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Pros and Cons of Buying a Fixer-Upper

pros and cons of buying a fixer-upper

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Published date:

April 16, 2023

Last updated date:

December 05, 2023

By Laura Mueller

Buying a fixer-upper has become an increasingly common decision, with sales of these types of homes jumping up 13.4% between 2020 and 2021. But despite what you might see on HGTV and social media, purchasing a fixer-upper – and actually getting it into a livable state – is no easy task. 

All real estate purchases come with some risk, and how much risk you’re comfortable taking on depends on your preferences, your lifestyle, and your short- and long-term financial goals. As such, there’s a lot more to consider when you’re deciding to go all in on a fixer-upper than just its price tag. 

Here’s a quick look at the pros and cons of opting for a fixer-upper, all of which should stay top of mind when you’re deciding whether or not to invest. 

Pros of Fixer-Uppers

Any property could potentially be the property of your dreams with enough imagination, work, and money. For that reason, it makes sense that fixer-uppers are an attractive buy for so many, offering near-endless potential for those who have their eyes on long-term gains. 

Some of the biggest pros of buying a fixer-upper property include:

  • Lower price tags – Depending on where you’re searching, the cost of a fixer-upper might be significantly lower than the cost of a move-in ready home. That could mean you end up getting more square footage for your buck, plus a lower down payment to boot.
  • Less competition – Fixer-uppers definitely aren’t for everyone, so you probably won’t be up against as much competition on your search. And as a bonus, it’s possible the seller will be more flexible in coming down on price, since their buyer pool is limited.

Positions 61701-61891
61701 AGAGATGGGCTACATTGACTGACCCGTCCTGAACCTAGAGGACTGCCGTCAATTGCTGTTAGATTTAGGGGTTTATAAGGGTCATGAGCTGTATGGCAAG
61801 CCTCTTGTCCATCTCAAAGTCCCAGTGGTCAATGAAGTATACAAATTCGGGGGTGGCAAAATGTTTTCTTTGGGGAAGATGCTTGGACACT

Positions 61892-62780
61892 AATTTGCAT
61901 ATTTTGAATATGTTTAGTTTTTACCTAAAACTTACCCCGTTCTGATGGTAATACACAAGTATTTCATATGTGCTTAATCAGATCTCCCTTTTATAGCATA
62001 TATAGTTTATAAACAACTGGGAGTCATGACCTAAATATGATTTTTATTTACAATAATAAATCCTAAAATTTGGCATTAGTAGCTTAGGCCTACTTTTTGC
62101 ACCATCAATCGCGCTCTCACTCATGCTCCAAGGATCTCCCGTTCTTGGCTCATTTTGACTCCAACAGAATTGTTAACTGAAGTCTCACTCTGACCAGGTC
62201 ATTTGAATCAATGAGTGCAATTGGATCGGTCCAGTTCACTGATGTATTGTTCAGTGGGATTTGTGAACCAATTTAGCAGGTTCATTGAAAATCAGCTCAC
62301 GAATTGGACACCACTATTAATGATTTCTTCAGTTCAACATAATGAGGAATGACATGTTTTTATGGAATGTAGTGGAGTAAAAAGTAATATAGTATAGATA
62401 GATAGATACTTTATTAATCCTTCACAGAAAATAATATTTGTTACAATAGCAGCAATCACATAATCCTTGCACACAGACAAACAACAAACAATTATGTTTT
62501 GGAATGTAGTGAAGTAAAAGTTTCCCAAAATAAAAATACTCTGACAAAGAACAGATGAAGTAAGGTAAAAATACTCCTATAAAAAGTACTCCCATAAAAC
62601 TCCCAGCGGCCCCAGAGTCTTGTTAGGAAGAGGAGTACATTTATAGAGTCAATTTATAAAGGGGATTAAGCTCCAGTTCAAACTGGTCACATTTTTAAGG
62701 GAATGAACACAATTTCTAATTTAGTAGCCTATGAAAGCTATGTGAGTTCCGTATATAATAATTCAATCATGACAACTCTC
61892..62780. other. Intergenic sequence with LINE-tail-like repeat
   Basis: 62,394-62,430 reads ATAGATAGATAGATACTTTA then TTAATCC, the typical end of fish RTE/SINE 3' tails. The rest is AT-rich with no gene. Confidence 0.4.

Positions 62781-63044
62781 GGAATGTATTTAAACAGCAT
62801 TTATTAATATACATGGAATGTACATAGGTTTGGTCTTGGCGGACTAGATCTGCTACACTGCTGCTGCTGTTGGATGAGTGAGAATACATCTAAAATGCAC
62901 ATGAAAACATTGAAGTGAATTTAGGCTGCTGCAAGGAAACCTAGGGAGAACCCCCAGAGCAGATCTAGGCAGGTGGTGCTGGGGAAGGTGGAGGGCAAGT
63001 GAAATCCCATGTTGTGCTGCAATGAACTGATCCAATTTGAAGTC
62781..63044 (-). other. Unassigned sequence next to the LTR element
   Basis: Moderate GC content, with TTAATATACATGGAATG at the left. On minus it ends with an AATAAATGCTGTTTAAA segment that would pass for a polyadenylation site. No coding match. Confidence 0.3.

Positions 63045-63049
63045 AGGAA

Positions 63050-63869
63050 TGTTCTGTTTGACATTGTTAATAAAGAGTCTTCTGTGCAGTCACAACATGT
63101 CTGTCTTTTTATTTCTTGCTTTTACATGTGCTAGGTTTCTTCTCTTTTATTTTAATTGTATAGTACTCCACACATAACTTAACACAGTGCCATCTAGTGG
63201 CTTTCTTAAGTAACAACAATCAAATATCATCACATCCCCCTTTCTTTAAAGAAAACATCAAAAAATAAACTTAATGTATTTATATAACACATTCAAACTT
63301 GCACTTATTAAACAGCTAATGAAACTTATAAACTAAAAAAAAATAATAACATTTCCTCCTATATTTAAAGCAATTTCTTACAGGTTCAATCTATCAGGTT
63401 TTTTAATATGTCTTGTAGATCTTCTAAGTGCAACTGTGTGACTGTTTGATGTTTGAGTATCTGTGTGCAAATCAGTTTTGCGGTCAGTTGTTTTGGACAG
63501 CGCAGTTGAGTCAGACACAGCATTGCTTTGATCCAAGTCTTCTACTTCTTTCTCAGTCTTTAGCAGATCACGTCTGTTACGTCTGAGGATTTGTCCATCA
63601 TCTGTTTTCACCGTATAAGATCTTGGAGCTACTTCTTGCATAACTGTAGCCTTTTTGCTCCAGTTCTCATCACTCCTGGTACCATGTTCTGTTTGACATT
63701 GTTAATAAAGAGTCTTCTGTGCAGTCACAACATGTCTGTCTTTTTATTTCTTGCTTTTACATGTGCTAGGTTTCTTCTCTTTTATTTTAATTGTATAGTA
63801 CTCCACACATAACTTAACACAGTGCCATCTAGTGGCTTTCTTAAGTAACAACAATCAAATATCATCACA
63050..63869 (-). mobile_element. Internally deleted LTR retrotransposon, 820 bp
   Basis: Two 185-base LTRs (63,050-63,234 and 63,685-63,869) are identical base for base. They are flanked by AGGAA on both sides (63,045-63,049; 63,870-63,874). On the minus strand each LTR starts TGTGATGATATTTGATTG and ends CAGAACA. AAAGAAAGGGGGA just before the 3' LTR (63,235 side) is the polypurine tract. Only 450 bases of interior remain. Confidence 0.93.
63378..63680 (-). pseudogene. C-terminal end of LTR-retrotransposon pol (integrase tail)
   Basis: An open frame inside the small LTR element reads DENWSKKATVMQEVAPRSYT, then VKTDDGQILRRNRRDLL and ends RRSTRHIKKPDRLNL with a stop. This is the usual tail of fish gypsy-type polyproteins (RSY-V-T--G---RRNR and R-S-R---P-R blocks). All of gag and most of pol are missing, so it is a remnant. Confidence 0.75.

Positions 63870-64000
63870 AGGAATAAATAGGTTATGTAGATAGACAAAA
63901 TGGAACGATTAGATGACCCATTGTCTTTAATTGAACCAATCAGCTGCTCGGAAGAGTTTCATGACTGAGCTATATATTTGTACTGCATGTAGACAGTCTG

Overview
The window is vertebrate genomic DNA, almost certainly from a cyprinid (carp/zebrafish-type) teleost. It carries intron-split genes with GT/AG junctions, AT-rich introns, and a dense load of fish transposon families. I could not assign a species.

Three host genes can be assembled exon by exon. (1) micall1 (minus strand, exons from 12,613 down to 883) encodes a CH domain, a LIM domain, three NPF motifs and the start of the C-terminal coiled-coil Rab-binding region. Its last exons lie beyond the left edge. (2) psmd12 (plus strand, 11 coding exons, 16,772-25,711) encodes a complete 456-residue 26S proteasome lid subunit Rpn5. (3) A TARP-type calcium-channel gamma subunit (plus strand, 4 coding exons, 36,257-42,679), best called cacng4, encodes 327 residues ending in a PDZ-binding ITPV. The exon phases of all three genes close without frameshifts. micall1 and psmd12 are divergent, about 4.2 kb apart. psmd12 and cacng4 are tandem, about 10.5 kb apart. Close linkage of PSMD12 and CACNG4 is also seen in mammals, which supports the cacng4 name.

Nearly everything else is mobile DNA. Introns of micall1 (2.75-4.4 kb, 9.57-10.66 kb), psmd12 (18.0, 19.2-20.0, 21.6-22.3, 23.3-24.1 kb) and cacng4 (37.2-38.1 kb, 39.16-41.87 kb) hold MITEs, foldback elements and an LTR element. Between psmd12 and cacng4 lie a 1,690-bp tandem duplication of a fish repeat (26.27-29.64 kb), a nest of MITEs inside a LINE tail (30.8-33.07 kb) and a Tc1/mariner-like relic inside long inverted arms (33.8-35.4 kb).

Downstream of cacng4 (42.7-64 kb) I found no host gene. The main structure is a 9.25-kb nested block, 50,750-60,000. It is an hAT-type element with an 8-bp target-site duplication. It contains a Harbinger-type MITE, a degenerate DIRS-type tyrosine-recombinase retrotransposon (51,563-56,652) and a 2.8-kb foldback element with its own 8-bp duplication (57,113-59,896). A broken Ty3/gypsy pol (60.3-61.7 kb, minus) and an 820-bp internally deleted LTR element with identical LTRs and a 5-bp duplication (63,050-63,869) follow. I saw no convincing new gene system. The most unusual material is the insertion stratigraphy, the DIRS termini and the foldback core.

• More possibility – Any home can be remodeled, but a fixer-upper in particular offers a huge opportunity for customization. Because when you’re already down to the studs, you’ve got a whole lot of options for what comes next. 

Cons of Fixer-Uppers

While the advantages above are quite attractive, it’s important to balance them out with some stark realities about what it really means to invest in a fixer-upper. After all, there’s a reason that so many buyers prefer to pay more if it means getting a turnkey home. 

Cons worth noting include:

  • More up-front renovation costs – What you save in purchase price and down payment you may end up paying for in renovation costs. A mid-level kitchen renovation alone costs between $15,000 and $29,000, and that’s only one room out of many. 
  • More unanticipated issues – Any home you buy can come with surprises after purchase. However, this is especially true with fixer-uppers, with costly problems possibly lurking behind every wall and floorboard.
  • Longer timelines – It could be months – or even years – before your fixer-upper is a safe and suitable place to live. Make sure you’re realistic about timing, and if you’re in a hurry to move, have a comprehensive inspection done as soon as possible to identify any issues that will stand in your way.

Buying a fixer-upper with land or without requires a lot of due diligence and planning. Work with a financial advisor and an experienced real estate agent to determine if it’s a smart investment for you, and always consider both the pros and cons before signing on the dotted line. 

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